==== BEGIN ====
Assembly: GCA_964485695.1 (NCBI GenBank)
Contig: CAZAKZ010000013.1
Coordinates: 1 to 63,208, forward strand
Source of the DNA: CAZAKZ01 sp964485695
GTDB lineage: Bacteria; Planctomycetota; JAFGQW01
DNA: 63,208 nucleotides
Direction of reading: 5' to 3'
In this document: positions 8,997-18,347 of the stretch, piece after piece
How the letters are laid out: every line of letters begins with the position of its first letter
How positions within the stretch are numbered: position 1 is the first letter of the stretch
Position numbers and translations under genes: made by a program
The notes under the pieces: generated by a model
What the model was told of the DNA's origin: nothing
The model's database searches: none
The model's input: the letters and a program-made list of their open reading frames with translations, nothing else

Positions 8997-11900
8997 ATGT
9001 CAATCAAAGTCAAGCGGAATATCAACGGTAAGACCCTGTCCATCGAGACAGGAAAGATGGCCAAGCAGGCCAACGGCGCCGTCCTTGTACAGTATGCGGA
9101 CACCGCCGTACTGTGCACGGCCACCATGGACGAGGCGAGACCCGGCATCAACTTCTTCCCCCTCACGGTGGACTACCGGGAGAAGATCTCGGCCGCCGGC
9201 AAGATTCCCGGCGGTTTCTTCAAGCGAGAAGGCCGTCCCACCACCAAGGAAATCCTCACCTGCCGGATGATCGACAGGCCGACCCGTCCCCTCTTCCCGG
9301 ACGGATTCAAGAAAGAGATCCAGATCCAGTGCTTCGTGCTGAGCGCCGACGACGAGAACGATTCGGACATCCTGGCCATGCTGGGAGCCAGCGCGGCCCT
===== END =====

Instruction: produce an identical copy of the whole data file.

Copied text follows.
Assembly: GCA_964485695.1 (NCBI GenBank)
Contig: CAZAKZ010000013.1
Coordinates: 1 to 63,208, forward strand
Source of the DNA: CAZAKZ01 sp964485695
GTDB lineage: Bacteria; Planctomycetota; JAFGQW01
DNA: 63,208 nucleotides
Direction of reading: 5' to 3'
In this document: positions 8,997-18,347 of the stretch, piece after piece
How the letters are laid out: every line of letters begins with the position of its first letter
How positions within the stretch are numbered: position 1 is the first letter of the stretch
Position numbers and translations under genes: made by a program
The notes under the pieces: generated by a model
What the model was told of the DNA's origin: nothing
The model's database searches: none
The model's input: the letters and a program-made list of their open reading frames with translations, nothing else

Positions 8997-11900
8997 ATGT
9001 CAATCAAAGTCAAGCGGAATATCAACGGTAAGACCCTGTCCATCGAGACAGGAAAGATGGCCAAGCAGGCCAACGGCGCCGTCCTTGTACAGTATGCGGA
9101 CACCGCCGTACTGTGCACGGCCACCATGGACGAGGCGAGACCCGGCATCAACTTCTTCCCCCTCACGGTGGACTACCGGGAGAAGATCTCGGCCGCCGGC
9201 AAGATTCCCGGCGGTTTCTTCAAGCGAGAAGGCCGTCCCACCACCAAGGAAATCCTCACCTGCCGGATGATCGACAGGCCGACCCGTCCCCTCTTCCCGG
9301 ACGGATTCAAGAAAGAGATCCAGATCCAGTGCTTCGTGCTGAGCGCCGACGACGAGAACGATTCGGACATCCTGGCCATGCTGGGAGCCAGCGCGGCCCT